A close-up photo capturing a chalice, filled with wine, placed at the foot of a rugged wooden cross, symbolizing the drink offered to Jesus during his crucifixion.

What Did They Give Jesus To Drink On The Cross?

The crucifixion of Jesus Christ is one of the most well-known events in history. As he hung on the cross, the Bible tells us that Jesus was offered something to drink. But what exactly was this drink? If you’re short on time, here’s a quick answer: Jesus was given wine vinegar (sour wine) to drink while on the cross.

In this comprehensive article, we will examine the biblical accounts of the crucifixion to uncover what drink was offered to Jesus as he suffered and died. We will look at the significance of this drink, what it tells us about the nature of Jesus’ suffering, and how it fulfilled Old Testament prophecy.

The Gospel Accounts of What Jesus Was Given to Drink

Jesus Offered Wine Mixed with Gall

According to the Gospel of Matthew, when Jesus was on the cross, he was offered wine mixed with gall, also called wine mixed with myrrh. This was a medicinal drink sometimes given to condemned prisoners to dull the senses and relieve pain.

Matthew 27:34 states: “There they offered Jesus wine to drink, mixed with gall; but after tasting it, he refused to drink it.” This drink was likely given out of mercy to lessen Jesus’ suffering. However, Jesus refused it, choosing to remain fully conscious and suffer completely for our sins.

The Gospel of Mark also testifies that Jesus was offered wine mixed with myrrh but did not take it. Mark 15:23 says: “Then they offered him wine mixed with myrrh, but he did not take it.” Jesus consciously rejected any relief from his suffering in order to accomplish the Father’s will.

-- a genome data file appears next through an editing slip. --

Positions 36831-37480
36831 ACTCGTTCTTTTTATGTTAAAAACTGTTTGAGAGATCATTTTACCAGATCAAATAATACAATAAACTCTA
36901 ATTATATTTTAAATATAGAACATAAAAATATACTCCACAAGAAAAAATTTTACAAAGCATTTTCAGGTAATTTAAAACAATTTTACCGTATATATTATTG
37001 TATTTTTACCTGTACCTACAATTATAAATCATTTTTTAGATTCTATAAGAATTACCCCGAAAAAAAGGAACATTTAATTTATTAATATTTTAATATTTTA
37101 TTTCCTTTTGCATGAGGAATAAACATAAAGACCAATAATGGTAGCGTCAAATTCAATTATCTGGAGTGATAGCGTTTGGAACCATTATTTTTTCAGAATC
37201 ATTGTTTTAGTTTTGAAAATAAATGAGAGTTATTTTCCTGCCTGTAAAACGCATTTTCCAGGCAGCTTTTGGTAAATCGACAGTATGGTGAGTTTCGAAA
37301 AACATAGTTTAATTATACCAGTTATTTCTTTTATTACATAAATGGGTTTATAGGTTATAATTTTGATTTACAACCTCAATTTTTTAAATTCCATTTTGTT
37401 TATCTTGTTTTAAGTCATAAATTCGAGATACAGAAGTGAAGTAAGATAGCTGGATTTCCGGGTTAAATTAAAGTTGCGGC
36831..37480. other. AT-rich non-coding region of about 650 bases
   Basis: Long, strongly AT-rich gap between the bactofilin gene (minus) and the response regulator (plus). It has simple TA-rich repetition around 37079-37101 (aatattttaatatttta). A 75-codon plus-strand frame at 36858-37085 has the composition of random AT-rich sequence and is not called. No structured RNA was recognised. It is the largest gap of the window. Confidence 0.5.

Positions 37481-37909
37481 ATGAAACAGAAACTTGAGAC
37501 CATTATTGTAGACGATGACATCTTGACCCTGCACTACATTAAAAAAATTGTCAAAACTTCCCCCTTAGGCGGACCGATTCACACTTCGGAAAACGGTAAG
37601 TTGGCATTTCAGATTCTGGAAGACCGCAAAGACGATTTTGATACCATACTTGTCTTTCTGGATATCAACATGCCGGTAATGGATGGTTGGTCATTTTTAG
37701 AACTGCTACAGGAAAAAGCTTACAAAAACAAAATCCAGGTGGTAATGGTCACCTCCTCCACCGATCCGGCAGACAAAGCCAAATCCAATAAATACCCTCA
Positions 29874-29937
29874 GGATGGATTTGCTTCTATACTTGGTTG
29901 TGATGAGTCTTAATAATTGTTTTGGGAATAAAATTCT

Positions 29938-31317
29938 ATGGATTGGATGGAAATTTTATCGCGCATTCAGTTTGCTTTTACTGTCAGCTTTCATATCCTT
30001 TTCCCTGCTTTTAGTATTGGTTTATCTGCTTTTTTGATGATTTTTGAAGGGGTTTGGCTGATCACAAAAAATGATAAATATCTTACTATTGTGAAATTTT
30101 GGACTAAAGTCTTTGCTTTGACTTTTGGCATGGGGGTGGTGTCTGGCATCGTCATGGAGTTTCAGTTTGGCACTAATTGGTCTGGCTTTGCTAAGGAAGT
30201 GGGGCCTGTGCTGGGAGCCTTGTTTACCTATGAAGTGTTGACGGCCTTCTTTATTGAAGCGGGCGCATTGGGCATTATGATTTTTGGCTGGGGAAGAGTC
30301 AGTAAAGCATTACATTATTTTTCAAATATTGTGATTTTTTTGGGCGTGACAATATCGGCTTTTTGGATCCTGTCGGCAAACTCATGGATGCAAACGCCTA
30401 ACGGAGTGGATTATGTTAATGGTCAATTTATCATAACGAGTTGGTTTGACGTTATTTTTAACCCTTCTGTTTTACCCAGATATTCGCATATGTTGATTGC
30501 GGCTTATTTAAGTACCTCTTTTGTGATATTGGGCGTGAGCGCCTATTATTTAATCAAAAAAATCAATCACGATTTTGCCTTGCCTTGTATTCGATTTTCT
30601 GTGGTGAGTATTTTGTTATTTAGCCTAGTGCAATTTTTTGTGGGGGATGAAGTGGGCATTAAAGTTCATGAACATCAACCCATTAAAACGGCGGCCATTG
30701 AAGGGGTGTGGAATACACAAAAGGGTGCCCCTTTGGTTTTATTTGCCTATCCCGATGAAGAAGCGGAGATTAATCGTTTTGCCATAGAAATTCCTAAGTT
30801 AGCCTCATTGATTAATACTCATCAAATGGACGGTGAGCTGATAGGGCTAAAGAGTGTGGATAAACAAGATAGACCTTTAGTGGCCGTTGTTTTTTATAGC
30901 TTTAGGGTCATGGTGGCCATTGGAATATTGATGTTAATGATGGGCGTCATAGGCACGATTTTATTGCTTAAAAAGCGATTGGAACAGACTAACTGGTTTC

Jesus Offered Wine Vinegar While on the Cross

The Gospels record that while Jesus hung on the cross, he was given wine vinegar to drink. Wine vinegar was a cheap, sour wine used by Roman soldiers. This drink likely did not have any pain-relieving properties.

The Gospel of Matthew recounts: “Immediately one of them ran and got a sponge. He filled it with wine vinegar, put it on a staff, and offered it to Jesus to drink” (Matthew 27:48). Mark also testifies: “Someone ran, filled a sponge with wine vinegar, put it on a staff, and offered it to Jesus to drink” (Mark 15:36).

John’s Gospel provides additional details, noting that Jesus said “I thirst” before he was given the wine vinegar: “Later, knowing that everything had now been finished, and so that Scripture would be fulfilled, Jesus said, ‘I am thirsty.’

A jar of wine vinegar was there, so they soaked a sponge in it, put the sponge on a stalk of the hyssop plant, and lifted it to Jesus’ lips. When he had received the drink, Jesus said, ‘It is finished'” (John 19:28-30).

Rather than a pain reliever, this cheap wine vinegar may have been intended to prolong Jesus’ life on the cross. But instead of refusing it as he had the wine mixed with myrrh, Jesus accepted this drink as part of God’s plan.

After tasting the wine vinegar, Jesus declared his work was finished, then gave up his spirit.

The Significance and Symbolism of the Drink Offered to Jesus

A Painkilling Potion to Ease Suffering

There are conflicting accounts about what Jesus was given to drink while on the cross. Some argue it was a pain-relieving potion or tonic intended to slightly dull or alleviate the excruciating agony of crucifixion (bibleinfo.com).

Historical records describe this as a vinegar-based drink mixed with crushed flowers and herbs like hyssop or gall, although the exact ingredients remain uncertain.

This act could have been one of mercy, offered by sympathetic spectators or soldiers to reduce Jesus’ intense suffering. Or it may have simply been standard practice on the part of Romans to provide some pain relief during lengthy public crucifixions.

An Act of Mockery and Contempt

However, some biblical accounts frame the drink as one final insult, where onlookers mockingly offered Jesus the cheap wine that common Roman soldiers drank instead of water (John 19:28-30). This vinegar wine would have quenched Jesus’ thirst as he agonized on the cross for hours, but the means of offering it seems clearly contemptuous.

So the drink could symbolize the crowd’s continued scorn and rejection of Jesus’ claims of authority and divinity, serving as a bitter draught of humiliation to accompany his painful, humiliating public execution.

Fulfilling Psalm Prophecy

Some theologians argue there is deeper theological symbolism here. Jesus was fulfilling the cry of anguish and abandonment expressed in Psalm 69, which states “for my thirst they gave me vinegar to drink” (Psalm 69:21).